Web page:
After the battles of Mission Ridge and Lookout Mountain she remained in the field thirty days, till the last of the wounded were removed to northern hospitals, working with all her remarkable energy, and with her untiring determination, that the soldiers should be well cared for. On the Atlantic campaign she followed the army with a laundry, and had daily from fifteen hundred to two thousand pieces washed, besides the bandages and rags used in dressing wounds. In addition to this work, which was more than enough for one woman to perform, she superintended the cooking for the field hospitals, and, when the commissary stores failed, supplied the tables from those of the Christian and Sanitary Commisions. To meet emergencies, she has been known to take passage in an afternoon train, ride fifteen miles, get her supplies to the hospital, and have the bread baked and distributed to over a thousand patients the same day, and in proper season.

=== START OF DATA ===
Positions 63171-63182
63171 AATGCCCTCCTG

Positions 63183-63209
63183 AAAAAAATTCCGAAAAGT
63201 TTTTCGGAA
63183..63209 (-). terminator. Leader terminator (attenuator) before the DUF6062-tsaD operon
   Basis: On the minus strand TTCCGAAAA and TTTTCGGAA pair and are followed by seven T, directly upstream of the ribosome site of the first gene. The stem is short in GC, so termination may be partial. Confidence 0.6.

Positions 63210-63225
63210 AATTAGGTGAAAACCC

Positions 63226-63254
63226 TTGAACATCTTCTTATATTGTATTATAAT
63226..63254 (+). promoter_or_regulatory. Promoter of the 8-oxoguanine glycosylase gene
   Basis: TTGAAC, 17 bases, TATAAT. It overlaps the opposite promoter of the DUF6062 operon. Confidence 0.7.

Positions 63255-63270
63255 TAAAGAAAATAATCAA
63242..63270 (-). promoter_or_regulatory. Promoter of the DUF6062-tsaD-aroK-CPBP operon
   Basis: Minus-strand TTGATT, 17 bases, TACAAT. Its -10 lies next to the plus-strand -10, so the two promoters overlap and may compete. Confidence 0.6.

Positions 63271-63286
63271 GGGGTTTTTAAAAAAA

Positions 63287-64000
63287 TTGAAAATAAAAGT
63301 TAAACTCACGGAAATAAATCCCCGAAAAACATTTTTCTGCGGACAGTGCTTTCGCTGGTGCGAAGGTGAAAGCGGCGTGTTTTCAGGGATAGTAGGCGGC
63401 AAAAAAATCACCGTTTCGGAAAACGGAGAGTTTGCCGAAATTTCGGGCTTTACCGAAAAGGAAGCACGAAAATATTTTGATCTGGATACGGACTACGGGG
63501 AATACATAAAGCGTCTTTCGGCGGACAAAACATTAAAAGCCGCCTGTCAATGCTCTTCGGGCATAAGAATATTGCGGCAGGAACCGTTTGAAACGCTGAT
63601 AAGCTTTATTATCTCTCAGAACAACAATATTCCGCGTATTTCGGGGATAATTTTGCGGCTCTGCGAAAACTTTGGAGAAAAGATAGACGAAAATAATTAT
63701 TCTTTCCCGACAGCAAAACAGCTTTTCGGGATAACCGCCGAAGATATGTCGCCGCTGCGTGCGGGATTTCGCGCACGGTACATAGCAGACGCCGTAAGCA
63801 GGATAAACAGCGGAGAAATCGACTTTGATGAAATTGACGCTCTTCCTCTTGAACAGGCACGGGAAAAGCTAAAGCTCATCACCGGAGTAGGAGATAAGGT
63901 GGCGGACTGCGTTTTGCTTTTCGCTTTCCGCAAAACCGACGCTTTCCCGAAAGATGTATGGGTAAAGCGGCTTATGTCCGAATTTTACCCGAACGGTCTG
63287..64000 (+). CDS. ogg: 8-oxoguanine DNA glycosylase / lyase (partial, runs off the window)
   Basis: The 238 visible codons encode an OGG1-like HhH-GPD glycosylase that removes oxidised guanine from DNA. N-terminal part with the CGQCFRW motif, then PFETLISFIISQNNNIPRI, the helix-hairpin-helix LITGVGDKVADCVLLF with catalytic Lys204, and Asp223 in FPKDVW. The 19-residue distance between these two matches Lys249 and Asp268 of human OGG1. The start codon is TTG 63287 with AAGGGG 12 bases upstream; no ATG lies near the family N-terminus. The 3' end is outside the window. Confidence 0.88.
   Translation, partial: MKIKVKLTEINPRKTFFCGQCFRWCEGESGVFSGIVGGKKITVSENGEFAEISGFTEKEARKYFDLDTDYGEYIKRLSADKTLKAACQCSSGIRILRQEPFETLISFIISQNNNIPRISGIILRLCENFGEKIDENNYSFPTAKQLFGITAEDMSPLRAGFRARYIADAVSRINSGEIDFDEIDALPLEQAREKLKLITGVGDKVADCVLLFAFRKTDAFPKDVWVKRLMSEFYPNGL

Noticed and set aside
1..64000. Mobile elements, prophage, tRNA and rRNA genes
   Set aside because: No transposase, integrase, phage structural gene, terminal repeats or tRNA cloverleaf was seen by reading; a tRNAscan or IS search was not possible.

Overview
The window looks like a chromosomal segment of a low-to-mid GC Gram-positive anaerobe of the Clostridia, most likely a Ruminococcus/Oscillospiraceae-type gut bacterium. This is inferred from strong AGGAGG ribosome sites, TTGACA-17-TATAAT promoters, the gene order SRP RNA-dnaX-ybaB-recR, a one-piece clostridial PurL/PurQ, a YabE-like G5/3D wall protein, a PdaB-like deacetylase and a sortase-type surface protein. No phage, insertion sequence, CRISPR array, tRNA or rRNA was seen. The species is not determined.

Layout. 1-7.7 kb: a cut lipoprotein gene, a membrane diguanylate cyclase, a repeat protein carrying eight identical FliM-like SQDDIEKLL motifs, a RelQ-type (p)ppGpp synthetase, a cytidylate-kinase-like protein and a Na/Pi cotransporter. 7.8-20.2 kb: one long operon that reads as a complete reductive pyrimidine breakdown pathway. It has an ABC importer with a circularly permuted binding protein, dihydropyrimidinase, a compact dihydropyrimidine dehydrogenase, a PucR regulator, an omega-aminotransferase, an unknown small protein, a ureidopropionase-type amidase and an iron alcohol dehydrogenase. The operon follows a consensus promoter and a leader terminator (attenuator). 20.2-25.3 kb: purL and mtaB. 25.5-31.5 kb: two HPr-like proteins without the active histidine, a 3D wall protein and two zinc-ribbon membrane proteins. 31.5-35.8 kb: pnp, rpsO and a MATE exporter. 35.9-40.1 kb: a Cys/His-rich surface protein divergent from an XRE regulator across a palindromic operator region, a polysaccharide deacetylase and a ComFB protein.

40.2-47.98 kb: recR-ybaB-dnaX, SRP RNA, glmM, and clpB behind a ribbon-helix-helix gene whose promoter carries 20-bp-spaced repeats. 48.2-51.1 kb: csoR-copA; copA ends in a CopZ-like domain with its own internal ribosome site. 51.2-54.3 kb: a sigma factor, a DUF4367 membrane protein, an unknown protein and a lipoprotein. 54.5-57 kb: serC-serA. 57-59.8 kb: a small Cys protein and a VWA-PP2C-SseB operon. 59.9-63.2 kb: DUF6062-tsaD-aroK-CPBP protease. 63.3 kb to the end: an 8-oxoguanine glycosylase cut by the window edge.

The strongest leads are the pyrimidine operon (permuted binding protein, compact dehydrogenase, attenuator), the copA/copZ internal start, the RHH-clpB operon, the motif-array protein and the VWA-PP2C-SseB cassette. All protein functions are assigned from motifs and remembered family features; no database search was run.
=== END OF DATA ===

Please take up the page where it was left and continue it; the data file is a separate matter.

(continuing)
Perhaps a good idea of the nature and value of the labors of Mrs. Byckerdyke can best be given from an extract of a letter, written from Chattanooga by Mrs. Porter, – another noble laborer for the soldiers, – soon after the battle there. Mrs. Porter says, –

“I reached this place on New Year’s Eve, making the trip of the few miles from Bridgeport to Chattanooga in twenty-four hours. New Year’s morning was very cold. I went immediately to the field hospital, about two miles out of town, where I found Mrs. Byckerdyke hard at work, as usual, endeavoring to comfort the cold suffering sick and wounded. The work done on that day told most happily on the comfort of the poor wounded men.

“The wind came sweeping around Lookout Mountain, and uniting with currents from the valleys of Missionary Ridge, pressed in upon the hospital tents, overturning some, and making the inmates of all tremble with cold and anxious fear. The cold had been preceded by a great rain, which added to the general discomfort. Mrs. Byckerdyke went from tent to tent in the gale, carrying hot bricks and hot drinks, to warm and to cheer the poor fellows. ‘She is a power of good,’ said one soldier. ‘We fared might poor till she came here,’ said another. ‘God bless the Sanitary Commission,’ said a third, ‘for sending women among us!’ The soldiers fully appreciate ‘Mother Byckerdyke,’ — as they call here, – and her work.